|Written by Generoso Fierro|
During the idyllic opening scene of Peter Weir’s debut film, The Cars That Ate Paris, we spy a well-to-do couple who are footloose and fancy free getting into their snappy roadster.
They are wearing the finest vines, and sport that seventies natural-looking hair while smoking fine uppity cigarettes as they take a drive in the scenic Australian countryside, but things don’t stay lovely for long as the couple is hurled off the side of a hill and killed in a gruesome roll out. Crash. You see, our commercial-quality travelers were living the high life that few lived in 1970s Australia, but now they have crossed the town line of Paris – Paris, Australia that is, where cars and the people who drive them become the solution to a community’s financial woes.
Yes, all is not well in the Weir’s genre-defying town of Paris, Australia.
Travelers who dare to broach its gates soon find a “boneshaker” of a road that is complete with “traps” designed by the town elders to guarantee that tourists donate more than a few coins for a picture postcard at the local gas station. There is a process in place for these visitors that is divided into two categories: those who die and those who survive.
Those who die have their smashed up cars taken to the local chop shop to be salvaged for parts that will eventually be made into bizarre post-apocalyptic road rockets to be driven by Paris’ wild and uncontrollable youths. Next the deceased’s clothes, money, and gadgets will be first divvied up by the town’s government, led by their righteous Mayor (John Meillon, who most American audiences will identify as Crocodile Dundee’s dimwitted sidekick, Walt), and whatever remains will be distributed to the remaining common Parisians who use the items as bartering tools for food, gas, etc like a dysfunctional farming community.
Those who live will not only get the aforementioned pilfering of their valuables like their deceased fellow travelers but also will get the special prize of a free lobotomy at the local hospital so that they can turned into various states of “veggie.” Why make the damaged tourists into “veggies” you may ask? To use them as guinea pigs for experimental procedures that the local doctors are dying to try out, since “you can’t do these things in a city hospital,” one doctor explains. You now begin to think of the town of Paris as a Spam factory: There is no waste as they use every single part of the animal.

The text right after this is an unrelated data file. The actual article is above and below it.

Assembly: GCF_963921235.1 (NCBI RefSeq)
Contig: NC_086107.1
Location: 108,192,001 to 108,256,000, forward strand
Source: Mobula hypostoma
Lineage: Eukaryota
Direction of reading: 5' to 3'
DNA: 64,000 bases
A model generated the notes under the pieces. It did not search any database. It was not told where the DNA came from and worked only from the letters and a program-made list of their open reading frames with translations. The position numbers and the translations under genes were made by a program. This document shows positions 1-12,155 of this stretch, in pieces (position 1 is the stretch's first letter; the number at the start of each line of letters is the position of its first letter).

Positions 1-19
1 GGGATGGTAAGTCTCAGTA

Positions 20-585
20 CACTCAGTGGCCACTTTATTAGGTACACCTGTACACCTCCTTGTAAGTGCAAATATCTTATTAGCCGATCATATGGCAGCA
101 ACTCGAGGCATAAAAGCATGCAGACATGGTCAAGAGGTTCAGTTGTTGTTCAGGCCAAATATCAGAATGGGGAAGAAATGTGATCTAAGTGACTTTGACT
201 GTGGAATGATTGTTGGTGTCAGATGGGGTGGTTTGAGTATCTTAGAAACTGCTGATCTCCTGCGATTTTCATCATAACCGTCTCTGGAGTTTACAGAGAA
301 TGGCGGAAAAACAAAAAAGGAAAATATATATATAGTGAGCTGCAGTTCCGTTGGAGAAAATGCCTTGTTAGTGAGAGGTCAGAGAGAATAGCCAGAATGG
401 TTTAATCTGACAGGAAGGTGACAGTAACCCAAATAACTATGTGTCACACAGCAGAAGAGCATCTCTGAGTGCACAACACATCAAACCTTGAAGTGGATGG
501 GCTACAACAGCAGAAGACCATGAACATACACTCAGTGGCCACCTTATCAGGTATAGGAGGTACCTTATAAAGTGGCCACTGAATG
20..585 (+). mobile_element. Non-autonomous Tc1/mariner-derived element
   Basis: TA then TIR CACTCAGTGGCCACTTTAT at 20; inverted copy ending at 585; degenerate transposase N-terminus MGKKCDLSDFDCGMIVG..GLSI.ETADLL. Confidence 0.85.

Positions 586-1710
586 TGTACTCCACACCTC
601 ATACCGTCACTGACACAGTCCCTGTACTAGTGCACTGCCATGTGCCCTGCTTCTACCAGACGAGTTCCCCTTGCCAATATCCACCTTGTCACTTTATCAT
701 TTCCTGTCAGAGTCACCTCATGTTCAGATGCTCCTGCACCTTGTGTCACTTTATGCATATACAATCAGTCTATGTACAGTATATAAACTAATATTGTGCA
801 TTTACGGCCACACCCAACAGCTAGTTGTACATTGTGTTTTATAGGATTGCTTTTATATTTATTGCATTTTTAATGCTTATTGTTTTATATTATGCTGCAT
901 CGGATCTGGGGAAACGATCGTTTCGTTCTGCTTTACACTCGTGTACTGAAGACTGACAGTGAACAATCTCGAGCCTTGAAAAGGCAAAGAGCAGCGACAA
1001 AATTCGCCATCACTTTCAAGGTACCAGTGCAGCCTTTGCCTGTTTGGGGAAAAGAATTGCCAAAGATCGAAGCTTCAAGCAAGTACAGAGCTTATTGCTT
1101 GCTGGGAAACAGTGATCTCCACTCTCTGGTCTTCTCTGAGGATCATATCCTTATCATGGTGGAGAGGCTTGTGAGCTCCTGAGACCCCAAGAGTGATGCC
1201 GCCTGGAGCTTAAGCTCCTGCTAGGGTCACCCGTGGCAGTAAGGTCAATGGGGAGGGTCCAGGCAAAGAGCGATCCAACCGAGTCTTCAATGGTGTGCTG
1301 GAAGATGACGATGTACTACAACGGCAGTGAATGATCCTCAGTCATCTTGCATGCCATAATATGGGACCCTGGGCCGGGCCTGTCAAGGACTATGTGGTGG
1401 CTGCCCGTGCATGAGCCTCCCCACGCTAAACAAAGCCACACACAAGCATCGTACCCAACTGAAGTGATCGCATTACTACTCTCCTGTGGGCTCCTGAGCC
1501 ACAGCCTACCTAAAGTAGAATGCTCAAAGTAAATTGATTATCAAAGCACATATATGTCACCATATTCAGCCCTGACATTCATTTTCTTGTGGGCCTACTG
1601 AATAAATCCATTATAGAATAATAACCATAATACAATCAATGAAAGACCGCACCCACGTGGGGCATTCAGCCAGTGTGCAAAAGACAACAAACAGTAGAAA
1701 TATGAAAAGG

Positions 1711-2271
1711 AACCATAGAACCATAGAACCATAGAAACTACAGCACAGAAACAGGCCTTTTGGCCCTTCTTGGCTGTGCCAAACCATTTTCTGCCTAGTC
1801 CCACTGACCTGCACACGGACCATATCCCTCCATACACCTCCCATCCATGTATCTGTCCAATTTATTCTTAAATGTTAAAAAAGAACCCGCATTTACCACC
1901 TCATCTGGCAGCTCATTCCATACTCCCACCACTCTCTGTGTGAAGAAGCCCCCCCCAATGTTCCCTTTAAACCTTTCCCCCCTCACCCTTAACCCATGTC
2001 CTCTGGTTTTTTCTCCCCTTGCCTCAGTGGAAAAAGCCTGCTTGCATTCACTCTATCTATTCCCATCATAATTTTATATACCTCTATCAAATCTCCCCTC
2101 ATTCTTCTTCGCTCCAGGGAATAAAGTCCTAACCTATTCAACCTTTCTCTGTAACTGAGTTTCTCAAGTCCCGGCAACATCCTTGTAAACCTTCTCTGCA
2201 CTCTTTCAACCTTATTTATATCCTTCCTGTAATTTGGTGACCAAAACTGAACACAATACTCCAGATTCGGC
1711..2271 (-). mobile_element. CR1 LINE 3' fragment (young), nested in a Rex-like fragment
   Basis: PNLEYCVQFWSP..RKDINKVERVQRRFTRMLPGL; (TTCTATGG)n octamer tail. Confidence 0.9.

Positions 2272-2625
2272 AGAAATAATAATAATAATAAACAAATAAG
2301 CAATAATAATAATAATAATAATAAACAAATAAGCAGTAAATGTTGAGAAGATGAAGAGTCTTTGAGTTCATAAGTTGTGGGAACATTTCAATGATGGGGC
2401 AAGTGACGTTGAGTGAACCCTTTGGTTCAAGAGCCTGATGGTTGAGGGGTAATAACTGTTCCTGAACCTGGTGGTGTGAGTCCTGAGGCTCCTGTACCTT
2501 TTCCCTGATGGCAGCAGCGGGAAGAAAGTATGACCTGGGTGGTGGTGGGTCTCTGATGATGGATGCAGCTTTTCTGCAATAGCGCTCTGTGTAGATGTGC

There is another unofficial use for the living as evidenced by the mayor’s beautiful “adopted” children and a recent arrival, Arthur Waldo (Terry Camilleri), whose brother George is killed when their caravan unsurprisingly goes flying off of one of the town’s many road traps. Arthur, is a heartbreakingly sullen, and seemingly nonthreatening fellow who escaped death with nary a scratch, which makes him eligible to become the makeshift offspring of our jolly mayor. Through his own admission, we find out that Arthur, who is still crushed from his brother’s untimely demise, is also a convicted felon, who years earlier was responsible for vehicular death of an elderly man, so he is not too eager to get behind the wheel of a car again, which is good because no one really makes it out of Paris alive anyway, which appears to be Weir’s gentile nod to a protectionist Australia which barred immigration until the late 1970s. Yes, Arthur is “fixed” to take in the sights and is content to be stay put. Content in a way that would make the denizens of a Yorgos Lanthimos film simply green with envy.
Arthur is given a job at the chop shop/hospital and gets a lot of half answers from the doctors and orderlies as to why the wards are packed with the Monty Pythonesque bandaged (my brain hurts anyone?) mentally disabled “veggies.” Arthur doesn’t particularly care for his new employment as a guardian of the lobotomy farm, but as he is still going into a mad panic of flashbacks whenever he sits behind a wheel, he will stay and accept a new position that was recently created by his father/mayor, that of “town parking supervisor,” which will put the sheepish Arthur right in the cross hairs of the town’s rambunctious and growing swell of young Road Warrior extras who, judging from their western attire, seem to be auditioning for a new Sergio Leone film, and who have more than a few jalopies that Miller would use in subsequent editions of his own post apocalyptic films of the Max variety.
The Town That Ate Paris mostly succeeds both as a comedy and as social commentary throughout even though the last third of the film is more Animal House than Dogtooth in terms of examining societal woes of a then economically challenged Australia. One scene does hint as Weir’s societal focus on a future project: the scene where the mayor’s unflattering aboriginal sculpture is defiantly destroyed by the hands of Paris’ renegade hot rod driving teens. That moment provides the strongest reminder that Weir would eventually create a film that stays on point with its clever attack on contemporary Australian society and its history of the treatment of the Aborigines, 1977’s The Last Wave.
Nonetheless, Weir’s film is quite an impressive debut as it is chock full of wretchedly insane ideas and not too gentile pokes at the ruling class who must confront an ever increasing population of unemployed youth before the big one hits and the elderly are at the mercy of these desperate teens and their soon to be new leader, Lord Humongous.